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Reuters: Shell to unify boards

Reuters: Shell to unify boards

Tue 3 August, 2004

By Andrew Callus

LONDON (Reuters) – Royal Dutch/Shell is to unify the boards of its Dutch and British holding companies as a “minimum” concession to shareholders who want change, according to a senior industry source.

“Both boards accept now that the status quo is not an option,” the source told Reuters this week, six weeks into an internal review of the issue. “They know that the absolute minimum they are going to get away with is a unified board.”

The source said even more radical change than this, including a full merger or takeover of one holding company by the other, was also still under consideration.

The source would not say how board unification might be achieved if the firm stopped short of a full merger. However shareholders who have held talks with the boards on the issue say it could be achieved quite simply. They favour making executive and non-executive directors of each firm a director of the other as well.

A Shell spokesman said an internal review of company structure and governance was continuing. “Amongst other alternatives, forms of a unified board to which a CEO (Chief Executive Officer) would report are being studied,” he said. “Nothing is ruled out at this stage.”

Change has been forced on Shell by investors angered by the revelation of over-optimistic reserves bookings in January this year. The company disclosed a 20 percent downgrade to its proved oil and gas reserves, a key measure of value in the oil industry.

As the debacle unfolded in the following months and top executives were sacked, independent investigators appointed by the world’s third-largest energy group itself said executives hid the scale of the share-price-sensitive problem for months.

This led shareholders, some of whom have long criticised Shell’s structure, to blame a system where top executives drawn from one holding company are not accountable to the board of the other for the failure to communicate the problem earlier.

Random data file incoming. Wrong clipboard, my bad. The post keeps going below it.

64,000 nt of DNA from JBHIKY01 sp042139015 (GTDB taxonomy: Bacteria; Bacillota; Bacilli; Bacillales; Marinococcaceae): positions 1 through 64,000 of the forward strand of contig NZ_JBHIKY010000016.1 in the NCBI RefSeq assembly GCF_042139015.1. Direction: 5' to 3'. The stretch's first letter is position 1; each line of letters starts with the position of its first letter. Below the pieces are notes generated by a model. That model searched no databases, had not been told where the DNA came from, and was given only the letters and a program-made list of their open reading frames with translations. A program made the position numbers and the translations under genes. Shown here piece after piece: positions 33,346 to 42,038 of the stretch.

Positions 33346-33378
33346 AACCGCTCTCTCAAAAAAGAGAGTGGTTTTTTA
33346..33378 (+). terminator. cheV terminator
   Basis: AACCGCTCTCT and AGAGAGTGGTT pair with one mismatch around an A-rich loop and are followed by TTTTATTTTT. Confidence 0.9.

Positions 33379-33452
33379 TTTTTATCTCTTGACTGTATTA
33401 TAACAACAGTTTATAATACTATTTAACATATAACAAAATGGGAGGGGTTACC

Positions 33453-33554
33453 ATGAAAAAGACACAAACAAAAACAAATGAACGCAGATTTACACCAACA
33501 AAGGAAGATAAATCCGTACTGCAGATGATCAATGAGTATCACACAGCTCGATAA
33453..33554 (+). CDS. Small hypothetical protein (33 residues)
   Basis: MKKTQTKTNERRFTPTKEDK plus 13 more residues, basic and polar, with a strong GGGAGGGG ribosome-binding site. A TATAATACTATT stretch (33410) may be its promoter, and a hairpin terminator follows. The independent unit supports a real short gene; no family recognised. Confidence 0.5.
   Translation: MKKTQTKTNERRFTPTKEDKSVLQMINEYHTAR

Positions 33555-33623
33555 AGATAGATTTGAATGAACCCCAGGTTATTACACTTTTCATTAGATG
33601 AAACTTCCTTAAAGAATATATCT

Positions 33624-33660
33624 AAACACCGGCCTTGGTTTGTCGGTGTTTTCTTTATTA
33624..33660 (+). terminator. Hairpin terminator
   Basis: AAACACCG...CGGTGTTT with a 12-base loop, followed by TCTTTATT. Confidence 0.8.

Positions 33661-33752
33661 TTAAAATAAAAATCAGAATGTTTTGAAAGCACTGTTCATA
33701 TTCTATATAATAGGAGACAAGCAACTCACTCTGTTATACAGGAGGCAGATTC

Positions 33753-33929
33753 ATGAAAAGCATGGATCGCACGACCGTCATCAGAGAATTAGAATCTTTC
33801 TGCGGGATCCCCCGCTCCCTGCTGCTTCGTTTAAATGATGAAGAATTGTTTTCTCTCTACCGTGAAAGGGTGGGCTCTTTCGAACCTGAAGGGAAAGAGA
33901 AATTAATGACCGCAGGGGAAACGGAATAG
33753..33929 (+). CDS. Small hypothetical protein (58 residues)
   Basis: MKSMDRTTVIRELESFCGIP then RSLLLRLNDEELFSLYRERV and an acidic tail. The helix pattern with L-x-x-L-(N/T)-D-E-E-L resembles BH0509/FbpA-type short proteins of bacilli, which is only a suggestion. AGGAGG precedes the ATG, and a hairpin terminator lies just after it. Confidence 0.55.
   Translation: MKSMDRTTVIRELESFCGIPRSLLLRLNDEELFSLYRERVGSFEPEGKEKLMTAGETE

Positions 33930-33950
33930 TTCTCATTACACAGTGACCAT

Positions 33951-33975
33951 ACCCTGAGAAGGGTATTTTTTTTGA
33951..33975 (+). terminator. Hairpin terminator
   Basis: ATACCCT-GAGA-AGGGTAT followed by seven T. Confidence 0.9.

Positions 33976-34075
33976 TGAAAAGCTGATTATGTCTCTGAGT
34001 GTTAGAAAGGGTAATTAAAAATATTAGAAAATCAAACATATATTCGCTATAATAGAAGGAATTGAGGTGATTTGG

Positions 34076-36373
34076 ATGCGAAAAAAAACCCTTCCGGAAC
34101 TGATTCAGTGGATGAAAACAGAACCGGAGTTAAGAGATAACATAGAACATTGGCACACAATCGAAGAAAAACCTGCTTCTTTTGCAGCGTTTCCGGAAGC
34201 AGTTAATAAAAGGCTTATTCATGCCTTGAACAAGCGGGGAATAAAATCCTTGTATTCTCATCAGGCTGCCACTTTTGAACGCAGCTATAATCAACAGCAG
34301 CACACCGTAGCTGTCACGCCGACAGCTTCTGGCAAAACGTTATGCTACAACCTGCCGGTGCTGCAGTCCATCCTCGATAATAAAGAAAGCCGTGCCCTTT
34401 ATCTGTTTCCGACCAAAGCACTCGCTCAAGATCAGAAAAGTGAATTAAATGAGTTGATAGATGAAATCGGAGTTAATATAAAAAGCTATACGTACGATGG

Operating company Royal Dutch/Shell is owned 60 percent by Royal Dutch, and 40 percent by Shell. At present, executives of the operating group are drawn from the boards of each.

Some say the structure has also prevented Shell SHEL.L from making bold strategic decisions, such as the giant takeover deals executed by its top rivals BP BP.L and Exxon Mobil XOM.N in recent years.

RINGING THE CHANGES

The group has already made changes this year to a structure that dates back to 1907. News of this latest move comes as Shell’s top executive, Chairman of the Committee of Managing Directors Jeroen van der Veer, prepares to ring the opening bell at the New York Stock Exchange on Tuesday to celebrate the 50th anniversary of its U.S. listing.

The UK arm Shell Transport & Trading has made the role of chairman a non-executive post for the first time, to improve investor accountability. Meanwhile Royal Dutch Petroleum has abolished a set of “priority shares” which gave its directors unusual powers over new board appointments.

Beyond this, Shell has agreed to consider all its options, and a steering group of executive and non-executive directors, including van der Veer himself, has been looking at the matter since June. It is due to report its conclusions in November. A strategy update is due on September 22.

On July 13, the group appointed restructuring experts NM Rothschild as bank advisers for the review, along with heavyweight U.S. financer Citigroup C.N , increasing speculation that radical plans are taking shape.

SHARE PRICE LEGACY

Shell and Royal Dutch shares have largely recovered from the initial shock of the reserves downgrade, but are still down one and four percent respectively in the year to date despite bumper profits from record crude oil prices. Those of its rivals, U.S.-based Exxon Mobil and British giant BP, have climbed 13 percent each over the same period.

Analysts at Deutsche Bank estimated last week that the world number three’s energy group’s shares were still trading at a 25 percent discount to world number one Exxon Mobil, and at a 15 percent discount to number two BP, based on 2004 estimated debt adjusted cash flow.

“Shell remains a stock for true 12 month investors,” said Deutsche analyst JJ Traynor. “The corporate governance review looks key.”

Shell shares were ahead by 2.1 percent at 407-1.4 pence on Tuesday at 1:11 p.m. on Tuesday. Royal Dutch shares were up 1.6 percent at 42.05 euros.

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